Words not correctly conveyed as intended

nagomi

Senior Member
Korean
Context: You're in a meeting and you know you need to be formal with your language, but this is getting your back and you can't really choose the right words that hits it spot on. It feels like you are trying to put out words, but none of them actually land in the middle of the target. If I would be allowed to express this idea in my language, I probably would say 'my words are not biting. (pretending my words are bolts).' or 'they miss the target.'

Question: Is there a way describe this?

Model: As I'm too being careful with my words, I can't find the fitting words here. They __________."
 
  • lingobingo

    Senior Member
    English - England
    The simplest way to say it is “I’m not putting this very well”. You don’t need to use a metaphor at all.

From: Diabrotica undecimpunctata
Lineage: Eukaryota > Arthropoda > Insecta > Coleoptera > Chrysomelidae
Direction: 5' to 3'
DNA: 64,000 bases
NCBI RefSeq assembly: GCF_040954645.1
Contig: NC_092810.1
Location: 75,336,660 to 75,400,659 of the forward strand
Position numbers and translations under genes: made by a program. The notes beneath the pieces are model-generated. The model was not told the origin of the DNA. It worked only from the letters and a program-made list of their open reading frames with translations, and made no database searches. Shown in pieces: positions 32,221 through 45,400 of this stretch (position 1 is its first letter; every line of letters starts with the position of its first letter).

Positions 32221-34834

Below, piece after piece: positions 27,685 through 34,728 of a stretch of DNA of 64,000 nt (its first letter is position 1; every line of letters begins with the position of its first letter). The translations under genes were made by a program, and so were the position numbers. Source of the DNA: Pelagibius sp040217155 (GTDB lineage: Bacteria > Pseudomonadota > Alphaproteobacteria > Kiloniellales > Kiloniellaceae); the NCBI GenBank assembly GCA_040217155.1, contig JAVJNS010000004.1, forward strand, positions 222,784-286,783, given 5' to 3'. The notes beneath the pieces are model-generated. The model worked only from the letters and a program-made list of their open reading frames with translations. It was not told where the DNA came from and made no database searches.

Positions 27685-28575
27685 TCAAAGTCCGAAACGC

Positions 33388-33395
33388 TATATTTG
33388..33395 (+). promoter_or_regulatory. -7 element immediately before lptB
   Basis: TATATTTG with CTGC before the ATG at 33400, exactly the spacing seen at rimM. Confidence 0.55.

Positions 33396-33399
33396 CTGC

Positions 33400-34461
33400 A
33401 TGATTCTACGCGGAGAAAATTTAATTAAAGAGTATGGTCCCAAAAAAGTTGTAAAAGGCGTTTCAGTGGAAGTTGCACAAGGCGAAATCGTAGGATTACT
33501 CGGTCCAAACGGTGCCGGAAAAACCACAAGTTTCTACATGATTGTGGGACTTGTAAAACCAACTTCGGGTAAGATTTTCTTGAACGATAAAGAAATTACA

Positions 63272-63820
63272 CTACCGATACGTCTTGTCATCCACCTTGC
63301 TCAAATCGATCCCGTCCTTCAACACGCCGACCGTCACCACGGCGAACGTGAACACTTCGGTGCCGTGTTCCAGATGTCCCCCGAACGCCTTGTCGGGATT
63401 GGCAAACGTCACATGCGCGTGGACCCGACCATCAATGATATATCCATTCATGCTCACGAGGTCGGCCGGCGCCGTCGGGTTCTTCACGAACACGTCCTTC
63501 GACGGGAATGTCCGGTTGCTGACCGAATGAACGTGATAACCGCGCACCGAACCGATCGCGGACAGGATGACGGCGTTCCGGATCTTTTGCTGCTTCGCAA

However, if I did, I’d probably say: “Sorry! I’m making a bit of a pig’s ear of this.”
     

    Roxxxannne

    Senior Member
    American English (New England and NYC)
    The simplest way to say it is “I’m not putting this very well”. You don’t need to use a metaphor at all.

    However, if I did, I’d probably say: “Sorry! I’m making a bit of a pig’s ear of this.”
    Americans would not understand that British expression.
    I agree that you don't need a metaphor.
    I might say "Sorry, I'm not expressing myself very well" or "Sorry, I'm not being very clear."
     
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